Nair, who also is director of UF’s Center for Subtropical Agroforestry, said the science could help smaller farms in the United States diversify, enhance revenues and become more sustainable. He said agroforestry began to attain prominence in the late 1970s when the international scientific community realized its potential in the tropics and recognized it as a scientific practice.
“During the 1990s, agroforestry practices were recognized by industrialized nations to help solve problems associated with the deterioration of family farms, soil erosion, surface and ground water pollution, and decreased biodiversity,” Nair said. “As a result, agroforestry is now receiving more attention as a sustainable land management option around the world because of its ecological, economic and social attributes.”
However, agroforestry research and development are at a crossroads, he said. The potential of the practices has been demonstrated, but the investment in the technology has not reached the level needed to make the science more common in large-scale farming.
Congress publications will include abstracts of all presentations. A compendium consisting of 30 peer-reviewed chapters by leading world experts will be published for the congress. After the congress, selected presentations will be published in peer-reviewed journals. A policy document or congress declaration also will be developed to promote agroforestry.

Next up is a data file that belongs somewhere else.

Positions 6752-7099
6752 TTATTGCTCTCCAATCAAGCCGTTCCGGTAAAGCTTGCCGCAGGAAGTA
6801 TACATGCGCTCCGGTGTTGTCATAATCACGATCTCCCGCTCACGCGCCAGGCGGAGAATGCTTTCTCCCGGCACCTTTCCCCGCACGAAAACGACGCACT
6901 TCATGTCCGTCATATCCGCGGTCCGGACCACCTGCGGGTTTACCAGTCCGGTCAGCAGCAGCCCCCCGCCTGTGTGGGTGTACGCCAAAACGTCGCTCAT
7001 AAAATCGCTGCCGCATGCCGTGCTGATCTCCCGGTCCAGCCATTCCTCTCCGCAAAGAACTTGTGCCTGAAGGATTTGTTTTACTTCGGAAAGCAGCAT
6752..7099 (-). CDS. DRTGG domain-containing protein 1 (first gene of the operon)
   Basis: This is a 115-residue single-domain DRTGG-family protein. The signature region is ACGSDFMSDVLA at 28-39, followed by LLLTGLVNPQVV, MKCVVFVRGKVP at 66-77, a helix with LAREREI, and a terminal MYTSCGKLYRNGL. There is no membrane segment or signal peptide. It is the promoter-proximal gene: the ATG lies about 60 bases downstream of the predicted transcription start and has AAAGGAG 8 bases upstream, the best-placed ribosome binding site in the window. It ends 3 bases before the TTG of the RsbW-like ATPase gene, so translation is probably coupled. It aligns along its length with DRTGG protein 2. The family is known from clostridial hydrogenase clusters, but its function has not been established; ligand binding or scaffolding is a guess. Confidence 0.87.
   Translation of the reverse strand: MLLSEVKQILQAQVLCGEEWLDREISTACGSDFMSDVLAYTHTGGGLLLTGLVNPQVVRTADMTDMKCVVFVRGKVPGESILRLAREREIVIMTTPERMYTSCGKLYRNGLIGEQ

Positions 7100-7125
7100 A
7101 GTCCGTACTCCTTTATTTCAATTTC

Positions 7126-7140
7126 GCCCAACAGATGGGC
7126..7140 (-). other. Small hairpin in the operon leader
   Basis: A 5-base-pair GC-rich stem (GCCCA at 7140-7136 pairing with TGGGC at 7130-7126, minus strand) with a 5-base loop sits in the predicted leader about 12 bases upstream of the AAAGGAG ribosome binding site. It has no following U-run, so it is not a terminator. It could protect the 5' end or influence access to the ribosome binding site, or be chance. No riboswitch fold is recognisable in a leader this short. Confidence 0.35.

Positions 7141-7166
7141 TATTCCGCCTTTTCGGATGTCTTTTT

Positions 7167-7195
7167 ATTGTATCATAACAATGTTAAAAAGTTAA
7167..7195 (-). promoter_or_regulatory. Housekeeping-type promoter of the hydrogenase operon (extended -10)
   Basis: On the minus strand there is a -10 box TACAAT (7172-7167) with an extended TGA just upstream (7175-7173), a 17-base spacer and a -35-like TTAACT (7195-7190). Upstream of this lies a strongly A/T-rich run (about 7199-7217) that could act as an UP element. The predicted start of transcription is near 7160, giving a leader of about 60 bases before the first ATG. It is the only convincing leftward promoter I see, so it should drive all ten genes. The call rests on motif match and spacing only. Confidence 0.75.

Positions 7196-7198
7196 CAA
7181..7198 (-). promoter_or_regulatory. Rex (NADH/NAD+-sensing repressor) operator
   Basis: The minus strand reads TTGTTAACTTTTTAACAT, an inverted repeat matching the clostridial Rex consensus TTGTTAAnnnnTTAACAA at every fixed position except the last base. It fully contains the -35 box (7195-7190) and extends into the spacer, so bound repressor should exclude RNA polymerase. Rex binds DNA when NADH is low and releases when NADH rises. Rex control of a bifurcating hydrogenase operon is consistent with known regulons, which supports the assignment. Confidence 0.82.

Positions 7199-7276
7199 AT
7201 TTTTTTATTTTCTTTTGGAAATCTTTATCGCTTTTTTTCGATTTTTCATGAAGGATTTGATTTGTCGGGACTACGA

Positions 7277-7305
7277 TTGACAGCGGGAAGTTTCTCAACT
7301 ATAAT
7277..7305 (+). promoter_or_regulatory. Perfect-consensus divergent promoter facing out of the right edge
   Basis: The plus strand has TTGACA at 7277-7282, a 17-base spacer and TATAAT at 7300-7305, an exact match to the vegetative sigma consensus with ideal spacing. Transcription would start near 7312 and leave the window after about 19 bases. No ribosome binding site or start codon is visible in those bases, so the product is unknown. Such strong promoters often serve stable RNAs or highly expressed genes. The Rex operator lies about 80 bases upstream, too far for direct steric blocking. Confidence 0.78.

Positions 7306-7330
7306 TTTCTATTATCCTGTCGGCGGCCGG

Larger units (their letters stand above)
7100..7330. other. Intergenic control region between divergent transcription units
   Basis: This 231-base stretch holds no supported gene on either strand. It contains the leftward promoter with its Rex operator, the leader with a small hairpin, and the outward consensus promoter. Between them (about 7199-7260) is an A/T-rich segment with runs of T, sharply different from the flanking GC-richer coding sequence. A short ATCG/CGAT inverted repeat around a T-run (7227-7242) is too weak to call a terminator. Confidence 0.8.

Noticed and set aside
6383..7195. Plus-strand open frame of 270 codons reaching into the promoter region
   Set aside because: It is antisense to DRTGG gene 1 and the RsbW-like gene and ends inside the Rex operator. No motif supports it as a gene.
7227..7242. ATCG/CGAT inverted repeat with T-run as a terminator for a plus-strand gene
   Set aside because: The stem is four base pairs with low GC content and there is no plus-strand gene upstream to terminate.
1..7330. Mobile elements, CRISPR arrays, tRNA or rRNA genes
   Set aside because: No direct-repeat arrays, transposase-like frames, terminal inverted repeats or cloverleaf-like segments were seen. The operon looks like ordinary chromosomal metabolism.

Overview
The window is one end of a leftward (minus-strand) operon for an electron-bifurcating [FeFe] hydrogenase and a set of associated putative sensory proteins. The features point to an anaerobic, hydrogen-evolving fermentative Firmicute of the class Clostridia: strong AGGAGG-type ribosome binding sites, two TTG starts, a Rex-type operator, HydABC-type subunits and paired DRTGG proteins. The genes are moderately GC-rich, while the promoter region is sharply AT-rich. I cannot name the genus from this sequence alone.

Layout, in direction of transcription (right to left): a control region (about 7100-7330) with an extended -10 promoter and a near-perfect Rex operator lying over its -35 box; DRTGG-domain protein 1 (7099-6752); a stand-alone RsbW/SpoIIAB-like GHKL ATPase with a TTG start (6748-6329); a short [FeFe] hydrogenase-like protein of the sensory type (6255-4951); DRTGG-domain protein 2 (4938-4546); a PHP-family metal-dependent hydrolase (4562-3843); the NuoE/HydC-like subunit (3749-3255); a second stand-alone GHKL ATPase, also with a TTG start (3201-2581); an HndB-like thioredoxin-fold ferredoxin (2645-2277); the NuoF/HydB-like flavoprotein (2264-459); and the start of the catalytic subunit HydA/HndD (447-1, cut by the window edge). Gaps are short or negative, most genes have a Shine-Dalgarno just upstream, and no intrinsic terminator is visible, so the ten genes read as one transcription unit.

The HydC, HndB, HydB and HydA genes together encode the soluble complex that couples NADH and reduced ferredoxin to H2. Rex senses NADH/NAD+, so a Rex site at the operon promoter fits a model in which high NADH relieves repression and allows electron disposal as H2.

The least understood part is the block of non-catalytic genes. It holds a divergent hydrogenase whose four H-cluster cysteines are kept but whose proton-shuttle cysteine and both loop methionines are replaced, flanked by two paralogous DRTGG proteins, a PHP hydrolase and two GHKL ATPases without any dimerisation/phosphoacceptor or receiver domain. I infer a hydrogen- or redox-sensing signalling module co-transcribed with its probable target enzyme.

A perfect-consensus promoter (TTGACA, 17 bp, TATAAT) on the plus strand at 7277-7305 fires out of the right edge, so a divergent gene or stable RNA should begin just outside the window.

In addition to Borlaug, keynote speakers at the congress will include M.S. Swaminathan, a professor of ecotechnology for the United Nations Educational, Scientific and Cultural Organization (UNESCO) and chair of the Swaminathan Research Foundation in Madras, India; and Pedro Sanchez, director of tropical agriculture and senior research scholar at the Earth Institute of Columbia University in New York City.
Swaminathan, named by Time magazine as one of the 20 most influential Asians of the 20th century, also has been described as “a living legend who will go into the annals of history as a world scientist of rare distinction” by UN Secretary General Javier Perez de Cuellar. A plant geneticist by training, Swaminathan’s contributions to agriculture in India have led to his being widely referred to as the scientific leader of the green revolution movement. He is a fellow of many of the leading scientific academies of India and the world, including the Royal Society of London and the U.S. National Academy of Sciences.